"The program is a four-part special and collection of oral histories about the life of Nelson Mandela. Mandela, imprisoned since 1962 for allegedly fomenting riots and attempting treason, is one of the most celebrated political prisoners in the world and best known dissident in South Africa. The specials demystify the hero and present the person. The recollections of family members, former law partners, neighbors, Robben Island prison mates, political associates and regular citizens create a flesh and blood composite. Describing Mandela's life, the interviewees also provide personal insights into the history of race relations in South Africa and an analysis of the current situation there. "A state of emergency is in effect which limits press access and censors media reporting about South Africa. Reporter/producer Sandra Rattley traveled to South Africa as a tourist and interviewed Nelson Mandela's wife Winnie and other banned or house arrested activists who are restricted by law from making public statements or being quoted by the press. "The four, half hour documentaries merit Peabody consideration because [they] expose radio listeners to points of views not available anywhere else. The programming goes beyond the [headlines], providing depth and human perspective on the day to day realities in the most developed, [resource-rich], and strategically important country in Africa. "The specials are also important because of their timeliness. Political observers consider Nelson Mandela's release from prison imminent. Nelson Mandela has been meeting with representatives of the white minority government of South Africa to discuss ways to democratize the society. South Africans of all races describe Mandela as a catalytic agent, critical to negotiations if there is to be a peaceful solution to the country's problems. "Nelson Mandela is an important figure inside and outside South Africa, having been awarded numerous honors such as the Nehru Award for International Understanding."--1989 Peabody Awards entry form.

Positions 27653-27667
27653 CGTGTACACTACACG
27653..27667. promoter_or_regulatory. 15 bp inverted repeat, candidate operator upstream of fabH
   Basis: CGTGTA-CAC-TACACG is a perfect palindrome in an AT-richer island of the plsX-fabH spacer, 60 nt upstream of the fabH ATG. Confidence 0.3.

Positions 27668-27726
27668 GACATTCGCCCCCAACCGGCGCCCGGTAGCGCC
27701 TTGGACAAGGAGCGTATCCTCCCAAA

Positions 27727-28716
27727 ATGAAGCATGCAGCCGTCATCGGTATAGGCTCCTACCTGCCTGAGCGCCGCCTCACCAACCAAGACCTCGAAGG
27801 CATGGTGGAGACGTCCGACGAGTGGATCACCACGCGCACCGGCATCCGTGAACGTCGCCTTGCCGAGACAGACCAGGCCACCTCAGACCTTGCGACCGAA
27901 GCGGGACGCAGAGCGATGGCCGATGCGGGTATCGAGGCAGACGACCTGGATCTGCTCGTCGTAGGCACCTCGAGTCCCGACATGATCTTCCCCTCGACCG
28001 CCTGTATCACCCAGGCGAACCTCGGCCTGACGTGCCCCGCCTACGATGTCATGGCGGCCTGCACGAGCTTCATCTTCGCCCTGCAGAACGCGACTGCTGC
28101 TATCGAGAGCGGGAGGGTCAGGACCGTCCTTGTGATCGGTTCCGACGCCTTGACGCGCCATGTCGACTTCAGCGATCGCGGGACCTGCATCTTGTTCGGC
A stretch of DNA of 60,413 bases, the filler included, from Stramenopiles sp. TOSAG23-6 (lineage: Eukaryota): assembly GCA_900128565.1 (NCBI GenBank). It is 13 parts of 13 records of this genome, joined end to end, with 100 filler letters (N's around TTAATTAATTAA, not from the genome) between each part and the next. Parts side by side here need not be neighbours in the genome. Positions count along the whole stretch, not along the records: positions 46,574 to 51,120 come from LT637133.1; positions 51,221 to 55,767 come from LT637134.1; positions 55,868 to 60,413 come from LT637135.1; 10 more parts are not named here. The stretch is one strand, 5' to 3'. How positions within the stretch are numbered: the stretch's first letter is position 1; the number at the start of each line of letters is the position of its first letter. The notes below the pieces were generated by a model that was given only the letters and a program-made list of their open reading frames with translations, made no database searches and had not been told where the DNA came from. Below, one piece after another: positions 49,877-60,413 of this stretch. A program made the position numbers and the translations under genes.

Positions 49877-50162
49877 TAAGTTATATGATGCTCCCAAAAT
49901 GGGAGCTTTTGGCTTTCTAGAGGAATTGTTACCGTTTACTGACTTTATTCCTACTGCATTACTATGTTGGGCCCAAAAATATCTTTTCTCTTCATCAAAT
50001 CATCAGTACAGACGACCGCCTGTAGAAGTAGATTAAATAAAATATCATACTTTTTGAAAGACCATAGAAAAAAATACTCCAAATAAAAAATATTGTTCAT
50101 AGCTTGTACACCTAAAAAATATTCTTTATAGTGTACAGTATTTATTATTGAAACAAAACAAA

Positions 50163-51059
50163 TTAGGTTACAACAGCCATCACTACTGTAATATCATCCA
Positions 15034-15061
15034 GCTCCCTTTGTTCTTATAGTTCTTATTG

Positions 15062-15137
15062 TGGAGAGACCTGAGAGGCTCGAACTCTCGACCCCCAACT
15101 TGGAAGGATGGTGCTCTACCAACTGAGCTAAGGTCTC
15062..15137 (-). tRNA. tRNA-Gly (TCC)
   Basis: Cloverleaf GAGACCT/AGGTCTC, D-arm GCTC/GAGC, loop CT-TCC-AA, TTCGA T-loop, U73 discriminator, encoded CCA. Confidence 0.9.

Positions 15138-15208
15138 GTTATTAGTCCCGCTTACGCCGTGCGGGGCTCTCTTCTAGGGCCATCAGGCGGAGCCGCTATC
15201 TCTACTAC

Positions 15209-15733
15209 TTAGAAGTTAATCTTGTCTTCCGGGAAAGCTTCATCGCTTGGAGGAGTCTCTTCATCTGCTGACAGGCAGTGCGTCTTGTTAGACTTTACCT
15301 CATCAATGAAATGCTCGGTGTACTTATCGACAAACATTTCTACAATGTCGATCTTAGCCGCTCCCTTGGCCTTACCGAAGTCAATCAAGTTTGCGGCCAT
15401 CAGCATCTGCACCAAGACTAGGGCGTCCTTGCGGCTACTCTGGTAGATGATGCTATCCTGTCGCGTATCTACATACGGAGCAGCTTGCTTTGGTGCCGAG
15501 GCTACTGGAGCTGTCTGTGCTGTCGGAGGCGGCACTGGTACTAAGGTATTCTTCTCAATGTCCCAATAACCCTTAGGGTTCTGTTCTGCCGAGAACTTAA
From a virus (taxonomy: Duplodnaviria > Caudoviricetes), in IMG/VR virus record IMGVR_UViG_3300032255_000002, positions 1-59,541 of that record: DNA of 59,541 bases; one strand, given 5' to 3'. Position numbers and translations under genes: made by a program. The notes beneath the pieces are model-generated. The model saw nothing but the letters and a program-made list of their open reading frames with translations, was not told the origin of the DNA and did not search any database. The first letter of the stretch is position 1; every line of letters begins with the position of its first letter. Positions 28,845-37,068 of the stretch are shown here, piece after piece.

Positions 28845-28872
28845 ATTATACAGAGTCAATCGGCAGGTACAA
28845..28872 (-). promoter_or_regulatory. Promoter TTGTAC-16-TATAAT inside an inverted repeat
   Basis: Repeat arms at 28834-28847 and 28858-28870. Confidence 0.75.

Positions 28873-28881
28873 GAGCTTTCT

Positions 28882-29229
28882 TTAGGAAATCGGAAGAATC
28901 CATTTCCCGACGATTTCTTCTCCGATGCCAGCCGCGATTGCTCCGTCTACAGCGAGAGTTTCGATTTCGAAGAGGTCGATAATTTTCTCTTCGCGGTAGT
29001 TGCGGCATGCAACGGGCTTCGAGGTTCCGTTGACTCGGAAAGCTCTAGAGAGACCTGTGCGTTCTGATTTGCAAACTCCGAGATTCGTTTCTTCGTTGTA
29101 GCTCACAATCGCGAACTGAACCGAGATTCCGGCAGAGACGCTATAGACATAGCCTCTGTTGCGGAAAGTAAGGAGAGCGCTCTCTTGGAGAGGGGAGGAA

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Producing Organization: Pacifica Radio
Producing Organization: KPFA (Radio station : Berkeley, Calif.)
AAPB Contributor Holdings
The Walter J. Brown Media Archives & Peabody Awards Collection at the University of Georgia
Identifier: cpb-aacip-35279291933 (Filename)
Format: 1/4 inch audio cassette
Duration: 0:30:00
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Chicago: “Nelson Mandela: Africa's Noblest Son; No. 2; Law Practice and Run-Ins with the Law,” 1989, The Walter J. Brown Media Archives & Peabody Awards Collection at the University of Georgia, American Archive of Public Broadcasting (GBH and the Library of Congress), Boston, MA and Washington, DC, accessed June 26, 2022,
MLA: “Nelson Mandela: Africa's Noblest Son; No. 2; Law Practice and Run-Ins with the Law.” 1989. The Walter J. Brown Media Archives & Peabody Awards Collection at the University of Georgia, American Archive of Public Broadcasting (GBH and the Library of Congress), Boston, MA and Washington, DC. Web. June 26, 2022. <>.
APA: Nelson Mandela: Africa's Noblest Son; No. 2; Law Practice and Run-Ins with the Law. Boston, MA: The Walter J. Brown Media Archives & Peabody Awards Collection at the University of Georgia, American Archive of Public Broadcasting (GBH and the Library of Congress), Boston, MA and Washington, DC. Retrieved from